15 Answer True Rationale: Laron-type dwarfism is caused by a genetic inability to produce normal amounts of GH. Not True. Normal GH abnormal IGF

16 The Hypothalamus Controls Gonadal Hormone Release
Excessive GnRH secretion can be stimulated by: Hypothalamic tumors Pituitary tumors Giving high levels of GnRH causes the pituitary to become less responsive and reduces the effects of abnormal GnRH secretion hypothalamus GnRH stimulates anterior pituitary FSH LH production of gametes and gonadal hormones

17 Thyroid Control Thyroid releases T3 and T4
Both are carried by binding proteins T3 stimulates metabolism T4 is inactive until converted into T3 in the tissues Both exert negative feedback on the hypothalamus Why?

18 Thyroid Insufficiency Due to Lack of I
T3 and T4 are not made There is no negative feedback to the hypothalamus TRH and TSH continue to be made If it is able, the thyroid will grow in response to the TSH

19 Thyroid Imbalances Hypothyroidism Congenital Acquired
Hashimoto thyroiditis Thyroidectomy Hyperthyroidism (thyrotoxicosis) Graves disease Thyroid tumors

20 Question Tell whether the following statement is true or false. Simple goiter is caused by increased production of thyroid hormone.

21 Answer False Rationale: Simple goiter is the result of iodine (I) insufficiency. Since I is necessary in order to produce thyroid hormone, a deficiency results in low serum levels of T3 /T4. This causes TSH to stimulate the thyroid gland to make more hormone (which it cannot do because it needs I). The cells of the thyroid gland hypertrophy in an effort to function (make thyroid hormone).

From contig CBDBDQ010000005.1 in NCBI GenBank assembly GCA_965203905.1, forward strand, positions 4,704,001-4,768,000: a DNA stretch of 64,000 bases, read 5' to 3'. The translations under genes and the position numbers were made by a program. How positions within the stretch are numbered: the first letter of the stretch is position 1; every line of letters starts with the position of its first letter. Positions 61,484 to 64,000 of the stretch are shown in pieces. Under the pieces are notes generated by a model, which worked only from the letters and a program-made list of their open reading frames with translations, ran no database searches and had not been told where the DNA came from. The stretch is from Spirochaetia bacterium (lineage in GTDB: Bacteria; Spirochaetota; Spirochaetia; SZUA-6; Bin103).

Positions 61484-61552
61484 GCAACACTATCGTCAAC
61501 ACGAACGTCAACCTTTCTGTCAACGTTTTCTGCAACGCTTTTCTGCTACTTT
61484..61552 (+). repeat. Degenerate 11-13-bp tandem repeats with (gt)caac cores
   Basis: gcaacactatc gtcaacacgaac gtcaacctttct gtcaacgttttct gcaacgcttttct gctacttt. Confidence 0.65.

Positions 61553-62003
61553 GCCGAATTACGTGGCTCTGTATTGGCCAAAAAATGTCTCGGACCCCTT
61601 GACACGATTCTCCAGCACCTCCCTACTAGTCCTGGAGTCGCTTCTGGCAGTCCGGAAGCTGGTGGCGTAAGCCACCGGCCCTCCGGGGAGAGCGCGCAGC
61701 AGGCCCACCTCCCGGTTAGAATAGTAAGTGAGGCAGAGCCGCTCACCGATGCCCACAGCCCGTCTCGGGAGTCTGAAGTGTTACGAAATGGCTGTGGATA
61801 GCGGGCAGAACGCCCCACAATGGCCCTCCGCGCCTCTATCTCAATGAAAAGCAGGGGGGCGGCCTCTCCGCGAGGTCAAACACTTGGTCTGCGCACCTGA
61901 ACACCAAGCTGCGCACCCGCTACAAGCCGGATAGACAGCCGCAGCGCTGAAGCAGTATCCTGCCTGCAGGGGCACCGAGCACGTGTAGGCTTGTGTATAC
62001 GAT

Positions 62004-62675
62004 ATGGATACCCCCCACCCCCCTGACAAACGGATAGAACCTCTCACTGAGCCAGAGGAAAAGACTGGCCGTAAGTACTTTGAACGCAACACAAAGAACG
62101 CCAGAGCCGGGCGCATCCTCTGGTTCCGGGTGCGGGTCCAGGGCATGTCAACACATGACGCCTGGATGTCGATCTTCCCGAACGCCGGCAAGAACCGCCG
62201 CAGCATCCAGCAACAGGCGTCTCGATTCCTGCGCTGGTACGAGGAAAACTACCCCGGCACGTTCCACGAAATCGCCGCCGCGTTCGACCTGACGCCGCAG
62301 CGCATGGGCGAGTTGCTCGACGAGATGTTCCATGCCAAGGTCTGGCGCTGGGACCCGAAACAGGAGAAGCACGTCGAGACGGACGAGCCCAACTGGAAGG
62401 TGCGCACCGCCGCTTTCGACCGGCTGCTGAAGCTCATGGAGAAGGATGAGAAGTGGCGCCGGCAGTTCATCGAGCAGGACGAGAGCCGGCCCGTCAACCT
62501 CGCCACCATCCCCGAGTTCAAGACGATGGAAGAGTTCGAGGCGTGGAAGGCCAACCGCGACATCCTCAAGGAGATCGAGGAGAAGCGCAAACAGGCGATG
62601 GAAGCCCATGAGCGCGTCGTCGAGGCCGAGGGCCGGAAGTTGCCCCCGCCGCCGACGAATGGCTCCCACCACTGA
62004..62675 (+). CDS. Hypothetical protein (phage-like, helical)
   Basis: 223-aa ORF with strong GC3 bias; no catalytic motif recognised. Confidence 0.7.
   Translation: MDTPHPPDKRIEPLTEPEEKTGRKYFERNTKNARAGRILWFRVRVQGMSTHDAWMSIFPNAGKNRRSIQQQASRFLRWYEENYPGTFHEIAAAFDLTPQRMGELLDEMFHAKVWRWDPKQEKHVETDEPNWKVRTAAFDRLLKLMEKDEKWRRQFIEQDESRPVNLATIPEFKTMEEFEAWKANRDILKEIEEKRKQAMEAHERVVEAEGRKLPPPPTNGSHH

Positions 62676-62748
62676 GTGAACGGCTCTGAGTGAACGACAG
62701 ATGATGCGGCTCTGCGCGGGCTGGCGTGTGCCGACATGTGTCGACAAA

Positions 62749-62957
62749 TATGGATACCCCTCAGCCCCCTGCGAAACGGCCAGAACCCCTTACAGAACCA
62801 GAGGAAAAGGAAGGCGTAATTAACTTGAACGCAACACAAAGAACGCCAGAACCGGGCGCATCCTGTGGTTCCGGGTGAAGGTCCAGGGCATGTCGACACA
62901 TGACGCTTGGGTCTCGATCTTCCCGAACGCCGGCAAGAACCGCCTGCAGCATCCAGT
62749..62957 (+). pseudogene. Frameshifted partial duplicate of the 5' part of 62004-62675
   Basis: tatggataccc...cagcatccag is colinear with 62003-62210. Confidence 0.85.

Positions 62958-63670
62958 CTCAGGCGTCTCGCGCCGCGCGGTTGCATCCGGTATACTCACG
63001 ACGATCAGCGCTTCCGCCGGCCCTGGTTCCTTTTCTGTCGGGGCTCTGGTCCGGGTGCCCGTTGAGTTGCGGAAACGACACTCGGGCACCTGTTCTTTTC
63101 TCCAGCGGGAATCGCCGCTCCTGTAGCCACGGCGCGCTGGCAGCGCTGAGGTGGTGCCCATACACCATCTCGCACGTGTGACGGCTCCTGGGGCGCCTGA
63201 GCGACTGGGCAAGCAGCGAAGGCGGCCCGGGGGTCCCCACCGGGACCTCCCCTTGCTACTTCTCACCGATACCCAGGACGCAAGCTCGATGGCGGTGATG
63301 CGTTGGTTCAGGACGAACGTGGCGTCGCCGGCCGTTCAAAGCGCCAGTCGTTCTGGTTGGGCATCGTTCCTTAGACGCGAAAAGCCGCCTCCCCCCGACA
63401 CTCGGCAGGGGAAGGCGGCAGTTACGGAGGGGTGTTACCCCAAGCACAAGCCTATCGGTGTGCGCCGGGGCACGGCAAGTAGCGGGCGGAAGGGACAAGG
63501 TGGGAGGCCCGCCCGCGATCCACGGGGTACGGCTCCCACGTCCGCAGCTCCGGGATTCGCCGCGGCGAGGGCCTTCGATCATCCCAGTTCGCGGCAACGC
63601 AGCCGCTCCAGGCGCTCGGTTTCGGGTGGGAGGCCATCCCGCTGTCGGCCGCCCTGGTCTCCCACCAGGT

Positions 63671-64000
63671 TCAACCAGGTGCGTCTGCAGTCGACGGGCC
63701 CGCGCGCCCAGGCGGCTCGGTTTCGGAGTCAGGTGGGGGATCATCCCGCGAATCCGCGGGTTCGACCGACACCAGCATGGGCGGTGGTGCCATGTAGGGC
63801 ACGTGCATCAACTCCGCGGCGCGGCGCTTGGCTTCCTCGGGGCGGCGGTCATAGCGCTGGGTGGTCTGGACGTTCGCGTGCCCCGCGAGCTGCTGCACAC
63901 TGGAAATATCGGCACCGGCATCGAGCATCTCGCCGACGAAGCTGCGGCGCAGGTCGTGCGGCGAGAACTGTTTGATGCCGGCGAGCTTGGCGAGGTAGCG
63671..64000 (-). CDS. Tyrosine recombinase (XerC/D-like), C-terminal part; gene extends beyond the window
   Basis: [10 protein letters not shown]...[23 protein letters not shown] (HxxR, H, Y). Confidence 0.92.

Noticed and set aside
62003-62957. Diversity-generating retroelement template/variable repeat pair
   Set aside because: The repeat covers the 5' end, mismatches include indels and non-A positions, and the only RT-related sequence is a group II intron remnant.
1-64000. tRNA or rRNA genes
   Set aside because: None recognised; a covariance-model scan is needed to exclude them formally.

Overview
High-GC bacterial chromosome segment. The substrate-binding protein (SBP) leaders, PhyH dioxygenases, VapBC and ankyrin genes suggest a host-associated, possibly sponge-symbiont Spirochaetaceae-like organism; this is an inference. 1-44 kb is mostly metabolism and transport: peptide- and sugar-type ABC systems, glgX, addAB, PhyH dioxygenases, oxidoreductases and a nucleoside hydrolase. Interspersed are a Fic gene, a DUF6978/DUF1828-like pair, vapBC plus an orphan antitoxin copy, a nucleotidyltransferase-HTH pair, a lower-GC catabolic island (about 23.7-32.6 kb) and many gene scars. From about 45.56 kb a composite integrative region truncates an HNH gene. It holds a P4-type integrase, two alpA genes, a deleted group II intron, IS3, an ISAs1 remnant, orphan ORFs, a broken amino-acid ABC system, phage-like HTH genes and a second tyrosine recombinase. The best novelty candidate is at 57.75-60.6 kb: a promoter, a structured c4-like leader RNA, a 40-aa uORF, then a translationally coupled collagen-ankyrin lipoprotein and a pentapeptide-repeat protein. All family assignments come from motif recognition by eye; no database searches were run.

22 Major Adrenal Cortical Hormones
Cortisol What can cause Cortisol Stimulation? Hypothalamus releases ?? Causes the Anterior Pituitary to release ?? Causes the adrenal cortex to release ??

23 Major Adrenal Cortical Hormones
Hypothalamus Corticotropin-releasing hormone (CRH) Negative Anterior pituitary feedback Negative Adrenal corticotrophic feedback hormone (ACTH) Adrenal cortex Cortisol Testosterone Aldosterone

24 Actions of Cortisol cortisol Increases catabolism plasma immune/
proteins inflammatory increased systems suppressed muscle breakdown SNS response increased free fatty acids blood glucose increased increased

25 Adrenal Cortical Disorders
Adrenal cortical insufficiency: inability to make all three hormones Primary adrenal cortical insufficiency (Addison disease) Secondary adrenal cortical insufficiency Acute adrenal crisis Excessive adrenal secretion Glucocorticoid hormone excess (Cushing syndrome) Hyperaldosteronism Congenital adrenal hyperplasia Decreased cortisol synthesis; other hormones may be increased or decreased

26 Clinical Manifestations of Addison Disease (chronic adrenal insufficiency)
Author: Add text?

27 Clinical Manifestations of Cushing Syndrome (high levels of cortisol in the blood)

28 Scenario Three men have adrenal problems.
One has hypoaldosteronism, one has an inability to make cortisol, and one has an inability to make testosterone. Question: Which of them is most likely to develop: Hypotension? High CRH levels? Hypoglycemia? Hypervirilization? Decreased libido? Hyperkalemia?

29 Scenario Two women have benign pituitary tumors.
One woman has lost weight and complains of being hot all the time; she presents as thin and nervous, with tachycardia and exophthalmos The second woman has gained weight in her abdomen and presents with a round face and thin arms and legs with stretch marks; she says that at her last checkup her doctor told her she was prediabetic Question: What hormones are being secreted by the pituitary tumors in these patients? Why?